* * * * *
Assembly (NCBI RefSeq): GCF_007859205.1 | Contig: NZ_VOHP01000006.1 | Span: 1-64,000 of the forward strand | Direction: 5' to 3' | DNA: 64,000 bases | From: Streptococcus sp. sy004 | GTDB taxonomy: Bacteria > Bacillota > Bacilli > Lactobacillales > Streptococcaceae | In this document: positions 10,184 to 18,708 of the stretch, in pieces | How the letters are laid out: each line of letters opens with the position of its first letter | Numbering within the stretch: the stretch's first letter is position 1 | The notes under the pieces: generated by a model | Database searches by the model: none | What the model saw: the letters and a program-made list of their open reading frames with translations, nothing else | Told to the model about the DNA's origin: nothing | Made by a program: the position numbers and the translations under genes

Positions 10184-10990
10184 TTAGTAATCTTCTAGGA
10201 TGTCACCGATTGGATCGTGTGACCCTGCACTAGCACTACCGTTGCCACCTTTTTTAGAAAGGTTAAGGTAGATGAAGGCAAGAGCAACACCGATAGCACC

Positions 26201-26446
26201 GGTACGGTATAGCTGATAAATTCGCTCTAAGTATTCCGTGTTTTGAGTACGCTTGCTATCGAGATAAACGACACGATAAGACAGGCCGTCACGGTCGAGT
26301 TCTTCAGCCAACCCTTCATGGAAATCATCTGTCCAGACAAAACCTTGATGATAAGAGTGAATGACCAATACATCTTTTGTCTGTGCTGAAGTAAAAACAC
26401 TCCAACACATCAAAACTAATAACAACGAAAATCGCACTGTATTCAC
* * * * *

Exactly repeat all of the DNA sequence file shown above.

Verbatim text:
Assembly (NCBI RefSeq): GCF_007859205.1 | Contig: NZ_VOHP01000006.1 | Span: 1-64,000 of the forward strand | Direction: 5' to 3' | DNA: 64,000 bases | From: Streptococcus sp. sy004 | GTDB taxonomy: Bacteria > Bacillota > Bacilli > Lactobacillales > Streptococcaceae | In this document: positions 10,184 to 18,708 of the stretch, in pieces | How the letters are laid out: each line of letters opens with the position of its first letter | Numbering within the stretch: the stretch's first letter is position 1 | The notes under the pieces: generated by a model | Database searches by the model: none | What the model saw: the letters and a program-made list of their open reading frames with translations, nothing else | Told to the model about the DNA's origin: nothing | Made by a program: the position numbers and the translations under genes

Positions 10184-10990
10184 TTAGTAATCTTCTAGGA
10201 TGTCACCGATTGGATCGTGTGACCCTGCACTAGCACTACCGTTGCCACCTTTTTTAGAAAGGTTAAGGTAGATGAAGGCAAGAGCAACACCGATAGCACC

Positions 26201-26446
26201 GGTACGGTATAGCTGATAAATTCGCTCTAAGTATTCCGTGTTTTGAGTACGCTTGCTATCGAGATAAACGACACGATAAGACAGGCCGTCACGGTCGAGT
26301 TCTTCAGCCAACCCTTCATGGAAATCATCTGTCCAGACAAAACCTTGATGATAAGAGTGAATGACCAATACATCTTTTGTCTGTGCTGAAGTAAAAACAC
26401 TCCAACACATCAAAACTAATAACAACGAAAATCGCACTGTATTCAC